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Charlotte Westerhaus-Renfrow: Why failing (successfully) is a good thing to do

May 17, 2019

workplace_westerhaus-renfrowWe all can agree that a good sport does not brag about winning. But on the other hand, let’s face it: There’s nothing wrong with wanting to win. Because who wants to be the loser?

We capture that winning feeling of success early in our lives. The goal of playful games of childhood—hopscotch, hide-and-seek and tic-tac-toe—was to designate a clear winner and loser at the end of the game. In school, our “gold-star” behavior was recorded and prominently displayed on classroom charts and within academic report cards. From high school football games to marching band competitions to science fairs, we learned that success went hand in hand with that winning feeling.

On the other hand, along the way, we also find out things don’t always turn out as we want or expect. We fail to get that job, deal or contract. We discover that failure often brings fault, and fault frequently brings blame of ourselves and others for what went wrong. Failure is synonymous with a losing feeling, and when compared to winning, as Vin Scully succinctly put it, “Losing feels worse than winning feels good.”

Yet, the fact is that many successful and respected business leaders, managers and entrepreneurs have failed, fumbled and flopped and then come back even better and more successful. Despite the widely held premise that winning is good and failing is bad, these effective leaders regained success because they failed forward.

That leadership concept popularized in John Maxwell’s book “Failing Forward: Turning Mistakes into Stepping Stones for Success” means failure can be constructive and good when people get fast feedback, learn from their mistakes, then adapt to enhance the rate of success.

Telling someone that failure is a great way to succeed sounds weird and even downright foolish. Once again, this is because of bad memories and feelings that are associated with losing and failure.

Moreover, to some, the failing-forward philosophy is embraced as a surefire way to build grit and resilience. To be sure, we all love a great comeback story.

However, failing fast and forward in and of itself is not a foolproof path to success. Amy Edmondson, a leadership and management professor at Harvard Business School, says the first step in successfully dealing with failure is to identify the type of failure. Edmondson explains in Harvard Business Review that there are three types of failure to consider when avoiding mistakes and/or learning from them.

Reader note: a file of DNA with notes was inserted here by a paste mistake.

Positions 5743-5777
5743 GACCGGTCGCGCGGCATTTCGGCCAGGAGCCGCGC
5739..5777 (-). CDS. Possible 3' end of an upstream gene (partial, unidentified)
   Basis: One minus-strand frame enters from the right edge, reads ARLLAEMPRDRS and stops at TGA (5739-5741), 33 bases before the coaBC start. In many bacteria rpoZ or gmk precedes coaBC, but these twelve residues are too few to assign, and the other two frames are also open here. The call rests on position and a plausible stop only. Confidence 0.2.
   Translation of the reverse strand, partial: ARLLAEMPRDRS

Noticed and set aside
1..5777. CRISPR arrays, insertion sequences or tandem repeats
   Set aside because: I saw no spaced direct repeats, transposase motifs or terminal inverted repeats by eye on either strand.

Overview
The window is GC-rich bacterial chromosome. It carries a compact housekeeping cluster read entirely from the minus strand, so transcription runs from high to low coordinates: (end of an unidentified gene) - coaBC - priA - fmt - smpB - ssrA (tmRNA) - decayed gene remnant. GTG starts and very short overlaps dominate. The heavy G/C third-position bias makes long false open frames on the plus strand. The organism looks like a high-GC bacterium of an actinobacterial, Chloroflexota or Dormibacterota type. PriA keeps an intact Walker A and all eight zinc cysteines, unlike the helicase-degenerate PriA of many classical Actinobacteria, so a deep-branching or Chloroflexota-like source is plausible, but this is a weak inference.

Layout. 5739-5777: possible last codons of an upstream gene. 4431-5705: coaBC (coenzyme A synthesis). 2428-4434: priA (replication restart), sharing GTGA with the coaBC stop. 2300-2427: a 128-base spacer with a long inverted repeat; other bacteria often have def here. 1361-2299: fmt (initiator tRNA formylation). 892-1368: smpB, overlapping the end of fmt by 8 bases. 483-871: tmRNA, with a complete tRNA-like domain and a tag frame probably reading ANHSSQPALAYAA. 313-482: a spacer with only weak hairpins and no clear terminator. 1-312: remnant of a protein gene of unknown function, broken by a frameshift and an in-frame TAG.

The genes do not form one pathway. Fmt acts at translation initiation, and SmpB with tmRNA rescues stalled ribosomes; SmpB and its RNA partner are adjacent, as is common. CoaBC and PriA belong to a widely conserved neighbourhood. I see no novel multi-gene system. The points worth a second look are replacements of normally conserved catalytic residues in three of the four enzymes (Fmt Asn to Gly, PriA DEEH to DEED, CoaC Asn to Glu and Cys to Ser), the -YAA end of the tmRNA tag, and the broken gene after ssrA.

Edmondson says “preventable” failure happens when a person has the knowledge and ability to prevent a failure. This is not an example of failing forward; rather, these are “bad” failures, like failing at a process that must be followed at work in a manufacturing setting.

Thus, in and of itself, the slogan, “Fail often in order to succeed sooner,” will not eliminate preventable failure. Rather, Edmonson’s research suggests that proper training and support could help employees follow those processes consistently.

Next, Edmondson details “complex” failures. These failures are unavoidable because of uncontrollable and unanticipated factors. Complex failures are not “bad” failures and can serve as constructive blueprints for how to prevent future mistakes.

Finally, “intelligent” failure (called this by Duke University Professor of Management Sim Sitkin) is a form of “good” failure. Intelligent failure often occurs when there is no way in advance to know the outcome because the exact situation hasn’t been encountered before and perhaps never will be again, Edmondson says.

Business leaders, managers and entrepreneurs should encourage intelligent failure to promote growth and innovation and to keep their organizations ahead of the curve. Leadership can give employees the confidence to try new things and fail intelligently by encouraging transparency without repercussion, which can help reduce the tendency to hide mistakes. Transparency starts at the top, and it includes managers who lead by example and share what was learned from their successes and failures with peers and subordinates.

While winning isn’t everything, no one wants to fail. Failing forward, however, can provide constructive lessons to help you become even more successful—and to perhaps discover something you never knew was there—or you never knew you needed.

As John Maxwell put it, “Because in life, the question is not if you will have problems, but how you are going to deal with them.”•

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Westerhaus-Renfrow is a clinical assistant professor of business law and management at the IU Kelley School of Business on IUPUI’s campus.

 

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